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On the Radical Drug Legalization Movement in Annapolis

Crossposted at Maryland Reporter

 

As the Maryland General Assembly’s 2016 session is moving towards its conclusion, the direction of the legislature on a number of issues is becoming clearer. One such issue is the legalization or decriminalization of drugs and drug related crimes.

Prior to the election of 2014, there was a full court press to legalize marijuana in Maryland both for recreational and medicinal uses.  Many in the marijuana legalization movement were convinced that Maryland was the next Colorado and would quickly join the states legalizing and taxing pot sales.  Instead, the best proponents could pass was a complex medical marijuana regime, still being worked out in detail, and a ham handed decriminalization effort that still has left many details unresolved.

The proponents of marijuana legalization have not stopped.  This year alone, they overturned a veto by the Governor of a bill which decriminalized possession of drug paraphernalia and made public consumption of marijuana less penalized than public consumption of alcohol.  In addition, marijuana advocates introduced bills to create a constitutional right to marijuana and to allow dentists, podiatrists and even nurse midwives to recommend medical marijuana to patients, including pregnant women, among numerous other proposals.

But the drug legalization effort does not end with marijuana. It has become much more radical than simply legalizing pot.

In 2013, in commenting on the folly of marijuana legalization, I wrote the following:

This creeping approach to legalization of marijuana is always bolstered by arguments that also support legalization of all drugs. It is pretty obvious where the drug legalization advocates next target is and what their ultimate goal will be: full legalization of all drugs. Of course, few advocates would dare say such a thing openly, but the direction of their logic is straightforward and undeniable.

At the time, such suggestions were considered inflammatory and I was criticized during a radio forum on the issue by Sen. Jamie Raskin (D-Baltimore County) for making such claims. He and others insisted that they opposed legalization of dangerous drugs like heroin and cocaine and such “slippery slope” arguments were baseless fear mongering.

A number of proposals in this year’s General Assembly session, however, show clearly that there is, in fact, a very radical drug legalization movement among many Maryland legislators.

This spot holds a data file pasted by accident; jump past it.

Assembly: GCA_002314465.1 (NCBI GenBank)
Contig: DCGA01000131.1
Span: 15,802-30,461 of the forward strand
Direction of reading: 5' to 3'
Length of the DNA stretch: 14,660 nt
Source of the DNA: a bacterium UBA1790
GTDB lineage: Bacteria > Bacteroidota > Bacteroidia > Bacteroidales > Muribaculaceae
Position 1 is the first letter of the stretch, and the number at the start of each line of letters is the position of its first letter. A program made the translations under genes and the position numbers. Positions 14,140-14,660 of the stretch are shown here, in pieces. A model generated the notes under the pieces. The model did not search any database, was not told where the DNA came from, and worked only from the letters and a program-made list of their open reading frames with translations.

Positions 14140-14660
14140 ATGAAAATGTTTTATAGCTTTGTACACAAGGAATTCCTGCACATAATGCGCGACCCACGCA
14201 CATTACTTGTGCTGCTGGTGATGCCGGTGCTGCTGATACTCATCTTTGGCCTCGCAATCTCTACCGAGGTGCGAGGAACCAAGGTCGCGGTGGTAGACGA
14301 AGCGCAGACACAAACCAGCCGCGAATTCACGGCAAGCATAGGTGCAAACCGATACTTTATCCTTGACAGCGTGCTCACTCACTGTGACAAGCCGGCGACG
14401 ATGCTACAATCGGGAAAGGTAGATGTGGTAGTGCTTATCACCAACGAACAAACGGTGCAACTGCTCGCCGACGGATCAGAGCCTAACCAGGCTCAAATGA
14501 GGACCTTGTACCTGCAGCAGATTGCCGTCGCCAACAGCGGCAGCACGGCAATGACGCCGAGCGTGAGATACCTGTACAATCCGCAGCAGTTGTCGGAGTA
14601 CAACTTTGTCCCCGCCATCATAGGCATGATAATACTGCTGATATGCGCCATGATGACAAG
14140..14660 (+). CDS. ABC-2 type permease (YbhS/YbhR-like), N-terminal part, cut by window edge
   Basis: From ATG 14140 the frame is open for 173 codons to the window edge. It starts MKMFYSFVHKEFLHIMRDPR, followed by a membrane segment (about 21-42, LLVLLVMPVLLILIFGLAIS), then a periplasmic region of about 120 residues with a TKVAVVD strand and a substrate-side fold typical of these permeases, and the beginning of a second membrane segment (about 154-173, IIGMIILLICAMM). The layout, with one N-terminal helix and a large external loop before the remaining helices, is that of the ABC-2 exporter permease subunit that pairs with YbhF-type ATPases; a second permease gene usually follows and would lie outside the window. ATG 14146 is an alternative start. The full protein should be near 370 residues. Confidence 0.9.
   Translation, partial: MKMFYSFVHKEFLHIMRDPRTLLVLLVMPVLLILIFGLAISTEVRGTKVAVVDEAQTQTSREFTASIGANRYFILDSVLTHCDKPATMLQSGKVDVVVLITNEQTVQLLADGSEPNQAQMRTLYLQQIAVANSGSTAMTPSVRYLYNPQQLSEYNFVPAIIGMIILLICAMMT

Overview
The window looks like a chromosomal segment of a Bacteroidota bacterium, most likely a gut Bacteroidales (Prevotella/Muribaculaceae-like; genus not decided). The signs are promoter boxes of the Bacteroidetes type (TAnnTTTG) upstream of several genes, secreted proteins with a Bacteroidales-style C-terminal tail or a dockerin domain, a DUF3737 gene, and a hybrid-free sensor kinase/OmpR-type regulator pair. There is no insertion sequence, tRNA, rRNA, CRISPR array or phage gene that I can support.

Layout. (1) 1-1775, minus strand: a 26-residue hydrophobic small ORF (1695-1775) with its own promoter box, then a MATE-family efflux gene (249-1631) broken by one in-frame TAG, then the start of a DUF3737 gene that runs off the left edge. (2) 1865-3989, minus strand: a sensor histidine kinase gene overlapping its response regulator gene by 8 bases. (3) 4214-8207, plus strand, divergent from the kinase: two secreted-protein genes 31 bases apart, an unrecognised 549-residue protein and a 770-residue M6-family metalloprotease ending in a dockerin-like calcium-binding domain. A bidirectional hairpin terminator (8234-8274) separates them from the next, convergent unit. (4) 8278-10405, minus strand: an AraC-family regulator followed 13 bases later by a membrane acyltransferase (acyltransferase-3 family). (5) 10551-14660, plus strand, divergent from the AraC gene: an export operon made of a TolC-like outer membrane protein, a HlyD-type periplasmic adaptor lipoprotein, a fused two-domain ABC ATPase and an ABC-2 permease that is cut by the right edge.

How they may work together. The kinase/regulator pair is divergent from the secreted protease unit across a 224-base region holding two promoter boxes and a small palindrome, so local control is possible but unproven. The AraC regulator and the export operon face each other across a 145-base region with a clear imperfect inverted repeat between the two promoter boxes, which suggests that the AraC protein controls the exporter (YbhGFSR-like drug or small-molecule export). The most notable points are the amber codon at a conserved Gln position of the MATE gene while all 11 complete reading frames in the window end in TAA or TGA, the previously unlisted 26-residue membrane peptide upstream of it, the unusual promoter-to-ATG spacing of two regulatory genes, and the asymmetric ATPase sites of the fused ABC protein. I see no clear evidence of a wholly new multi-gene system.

Del. Don Morhaim (D-Baltimore County) introduced a bill, HB 1119, which would have decriminalized small amounts of all controlled substances including heroin, cocaine and other highly dangerous and addictive drugs. Del. Morhaim justified his proposal by making the same argument that marijuana advocates had made years earlier, namely that decriminalization of all drugs would free up police resources and reduce incarceration of drug users.

Such an argument is logically consistent with the proponents of marijuana legalization who constantly mention the “failed War On Drugs”.  After all, as I mentioned in 2013, legalizing marijuana will not end the “War on Drugs” and such arguments militate that all drugs be legalized.

But the movement to remove criminal penalties for drug users has gone far beyond crimes dealing with drug use and possession. Taking an even more radical step, Del. Curt Anderson (D-Baltimore City) introduced a bill, HB 1362, which sought to remove criminal penalties for particular robbery, burglary and theft offenses where the perpetrator is a drug addict.

Such a proposal exceeds any justification by drug legalization advocates that the government has no business regulating what citizens do behind closed doors. In fact, it is hard to imagine how even the most libertarian drug legalization proponent could justify a law which the property rights of an innocent victim simply because the criminal is a drug addict.  Indeed, the decriminalization of property crimes coupled with a decriminalization of possession of even the most harmful and addictive drugs is a license for destructive behavior and a recipe for the destabilization of civil society.

With these proposals, it is clear that the movement toward drug legalization will not end with even the full legalization of marijuana for recreational purposes.  Rather, there exists a radical movement in the legislature actively seeking to remove all criminal penalties for the use any drug and even for crimes committed in furtherance of drug addiction. This was the predictable goal of legalization advocates who insisted just a couple of years ago that removing the criminal penalties of marijuana use was their ultimate purpose.






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